Businesses weren’t the only ones.

The group UnityC’ville, made up of civic and human rights organizations as well as local businesses, put together a counter program during the day of the march and is raising money for injured victims, including those injured by the rammed car. A GoFundMe page already has raised nearly triple the original goal of $50,000.

The Charlottesville Clergy Collective, a group of local churches and faith leaders of different races, formed after the 2015 shooting at Emanuel AME Church in Charleston, South Carolina, to discuss and address race relations in the Charlottesville area, which has a history of racial segregation. Their response to the alt-right march events has been inspiring, even as there was initial disagreement within the group on exactly how to respond.

The night before the march, while the tiki torch brigade was shouting and chanting Nazi slogans, clergy and worshipers were inside a local Episcopal church for a prayer service, planning their own peaceful march. There was also a prayer service at a local synagogue. They were all trapped inside their houses of worship as the armed white supremacist thugs massed across the street; at both venues, participants had to sneak out back and side doors. Inside the synagogue, participants had removed the Torah, including a scroll that had survived the Holocaust, for safety, amid threats that the building would be burned.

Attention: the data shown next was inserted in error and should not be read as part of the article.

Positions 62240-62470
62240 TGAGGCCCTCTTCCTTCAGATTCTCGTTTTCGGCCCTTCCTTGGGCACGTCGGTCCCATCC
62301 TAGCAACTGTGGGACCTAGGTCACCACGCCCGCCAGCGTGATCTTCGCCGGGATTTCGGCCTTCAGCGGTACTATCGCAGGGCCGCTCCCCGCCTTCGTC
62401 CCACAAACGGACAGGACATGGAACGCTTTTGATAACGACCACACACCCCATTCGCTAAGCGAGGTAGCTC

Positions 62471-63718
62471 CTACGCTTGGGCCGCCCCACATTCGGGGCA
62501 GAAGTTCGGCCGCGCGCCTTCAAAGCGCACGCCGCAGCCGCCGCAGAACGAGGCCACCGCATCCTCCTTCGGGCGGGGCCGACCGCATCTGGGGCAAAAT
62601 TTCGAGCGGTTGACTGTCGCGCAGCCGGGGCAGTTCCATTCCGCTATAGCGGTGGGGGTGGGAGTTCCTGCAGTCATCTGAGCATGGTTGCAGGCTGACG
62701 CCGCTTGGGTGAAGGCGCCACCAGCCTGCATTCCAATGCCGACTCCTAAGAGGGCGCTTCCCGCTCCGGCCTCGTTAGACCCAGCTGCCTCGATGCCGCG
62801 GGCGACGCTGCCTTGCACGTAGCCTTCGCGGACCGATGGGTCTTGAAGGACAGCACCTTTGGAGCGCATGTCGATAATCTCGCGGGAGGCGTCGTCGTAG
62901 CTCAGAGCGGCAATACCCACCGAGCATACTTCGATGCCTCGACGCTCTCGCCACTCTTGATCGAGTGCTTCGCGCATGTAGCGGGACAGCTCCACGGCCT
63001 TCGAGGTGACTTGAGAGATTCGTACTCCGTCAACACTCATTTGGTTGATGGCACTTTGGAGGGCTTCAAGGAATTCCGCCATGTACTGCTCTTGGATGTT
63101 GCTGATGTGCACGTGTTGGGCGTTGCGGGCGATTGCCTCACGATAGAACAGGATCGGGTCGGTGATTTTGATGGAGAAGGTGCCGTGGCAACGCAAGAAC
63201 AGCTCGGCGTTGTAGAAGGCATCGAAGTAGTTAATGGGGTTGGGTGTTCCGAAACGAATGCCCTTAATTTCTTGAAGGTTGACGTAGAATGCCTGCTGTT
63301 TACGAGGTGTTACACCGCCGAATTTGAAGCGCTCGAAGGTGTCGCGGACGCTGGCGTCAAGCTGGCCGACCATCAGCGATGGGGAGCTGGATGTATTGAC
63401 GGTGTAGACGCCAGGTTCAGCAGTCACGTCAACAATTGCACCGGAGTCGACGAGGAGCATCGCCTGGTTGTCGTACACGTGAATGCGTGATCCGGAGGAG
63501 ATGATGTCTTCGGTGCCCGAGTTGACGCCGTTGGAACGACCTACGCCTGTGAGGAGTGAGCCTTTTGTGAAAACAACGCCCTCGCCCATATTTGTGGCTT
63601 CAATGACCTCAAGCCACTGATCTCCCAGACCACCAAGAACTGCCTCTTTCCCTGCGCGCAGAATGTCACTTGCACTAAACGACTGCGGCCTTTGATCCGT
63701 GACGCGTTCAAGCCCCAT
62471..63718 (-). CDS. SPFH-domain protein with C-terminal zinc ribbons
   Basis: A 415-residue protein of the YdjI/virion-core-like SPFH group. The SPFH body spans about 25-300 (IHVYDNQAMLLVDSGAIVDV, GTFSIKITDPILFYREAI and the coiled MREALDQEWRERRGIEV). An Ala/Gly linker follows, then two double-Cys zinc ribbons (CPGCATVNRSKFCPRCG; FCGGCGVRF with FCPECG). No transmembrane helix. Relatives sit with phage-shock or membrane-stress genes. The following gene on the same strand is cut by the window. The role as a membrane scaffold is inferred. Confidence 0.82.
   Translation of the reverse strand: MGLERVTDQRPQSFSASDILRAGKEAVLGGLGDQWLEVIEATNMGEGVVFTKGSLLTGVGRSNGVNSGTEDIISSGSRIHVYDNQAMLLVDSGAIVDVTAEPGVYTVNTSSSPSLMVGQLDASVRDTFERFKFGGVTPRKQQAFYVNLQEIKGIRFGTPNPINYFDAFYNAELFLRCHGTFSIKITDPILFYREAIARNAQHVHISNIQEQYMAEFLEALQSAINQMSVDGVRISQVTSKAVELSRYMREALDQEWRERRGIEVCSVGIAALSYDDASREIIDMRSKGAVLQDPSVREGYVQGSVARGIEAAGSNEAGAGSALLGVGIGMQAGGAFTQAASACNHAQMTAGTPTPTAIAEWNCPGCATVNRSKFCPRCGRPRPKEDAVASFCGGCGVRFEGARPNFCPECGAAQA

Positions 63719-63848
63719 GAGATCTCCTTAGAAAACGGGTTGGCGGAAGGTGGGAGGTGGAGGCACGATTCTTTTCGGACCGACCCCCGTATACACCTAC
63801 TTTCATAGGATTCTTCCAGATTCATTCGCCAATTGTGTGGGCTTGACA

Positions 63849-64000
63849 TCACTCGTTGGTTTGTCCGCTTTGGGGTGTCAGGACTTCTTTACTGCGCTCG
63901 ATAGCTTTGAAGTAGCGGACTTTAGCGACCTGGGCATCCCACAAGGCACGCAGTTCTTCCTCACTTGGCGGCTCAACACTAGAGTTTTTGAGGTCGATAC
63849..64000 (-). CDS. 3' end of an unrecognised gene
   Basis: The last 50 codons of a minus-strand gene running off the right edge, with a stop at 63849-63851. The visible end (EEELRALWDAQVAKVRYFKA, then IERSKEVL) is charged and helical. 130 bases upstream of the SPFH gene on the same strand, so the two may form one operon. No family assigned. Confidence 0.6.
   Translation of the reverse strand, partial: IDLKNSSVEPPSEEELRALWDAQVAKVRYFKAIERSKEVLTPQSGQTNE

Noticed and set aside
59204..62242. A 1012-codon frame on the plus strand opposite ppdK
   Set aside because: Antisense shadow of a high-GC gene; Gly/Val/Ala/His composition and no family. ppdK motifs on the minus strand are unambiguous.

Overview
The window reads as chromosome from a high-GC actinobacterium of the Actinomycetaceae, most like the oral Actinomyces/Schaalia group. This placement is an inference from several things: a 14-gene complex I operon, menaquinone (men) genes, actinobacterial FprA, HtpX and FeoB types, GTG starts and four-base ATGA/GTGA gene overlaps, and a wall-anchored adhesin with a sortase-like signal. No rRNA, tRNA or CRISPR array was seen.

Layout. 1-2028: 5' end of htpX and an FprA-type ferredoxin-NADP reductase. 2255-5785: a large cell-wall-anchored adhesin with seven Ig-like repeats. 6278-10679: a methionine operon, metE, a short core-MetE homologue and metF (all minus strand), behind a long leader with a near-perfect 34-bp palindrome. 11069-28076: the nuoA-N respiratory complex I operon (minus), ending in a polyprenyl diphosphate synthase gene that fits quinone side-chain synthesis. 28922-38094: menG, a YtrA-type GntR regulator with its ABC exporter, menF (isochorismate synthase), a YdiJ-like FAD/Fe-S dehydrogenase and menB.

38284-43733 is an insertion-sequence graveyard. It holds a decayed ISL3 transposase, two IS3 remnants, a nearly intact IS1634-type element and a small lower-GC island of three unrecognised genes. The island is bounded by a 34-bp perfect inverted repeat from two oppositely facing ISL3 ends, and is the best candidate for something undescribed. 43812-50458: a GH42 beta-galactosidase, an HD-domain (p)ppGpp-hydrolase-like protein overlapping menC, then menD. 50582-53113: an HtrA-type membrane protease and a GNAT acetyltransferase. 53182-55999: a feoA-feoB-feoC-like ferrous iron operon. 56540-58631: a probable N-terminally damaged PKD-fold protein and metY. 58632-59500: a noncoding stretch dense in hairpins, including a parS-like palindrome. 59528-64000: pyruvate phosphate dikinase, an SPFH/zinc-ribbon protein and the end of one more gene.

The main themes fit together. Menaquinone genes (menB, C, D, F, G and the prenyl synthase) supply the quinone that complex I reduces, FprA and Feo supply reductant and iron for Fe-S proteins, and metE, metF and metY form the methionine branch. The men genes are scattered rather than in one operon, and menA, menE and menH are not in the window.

The next day, we all saw numerous photos of clergy from a variety of faiths walking with elbows linked in a show of solidarity, holding the line. Before and after the alt-right march, the Clergy Collective offered counseling and opened area churches for drop-in support and community care gatherings.

The memorial service for Heather Heyer drew an overflow crowd. Many wore purple, Heather’s favorite color. Makeshift memorials, flowers, and messages still lined the street where the 32-year-old was fatally injured when the driver plowed into the crowd of counter-protesters.

Her mother, Susan Bro, spoke with simple eloquence.

“They tried to kill my child to shut her up, but guess what, you just magnified her,” Bro told the attendees. “I’d rather have my child, but by golly if I got to give her up, we’re going to make it count.”

One of Heather’s co-workers also shared memories of her friend.

“Maybe if you didn’t speak so loudly, they wouldn’t have heard you, and you would still be here,” said co-worker Feda Khateeb-Wilson. “But thank you for making the word ‘hate’ real. … Thank you for making the word ‘love’ even stronger.”

Originally posted on Daily Kos, Aug. 20, 2017.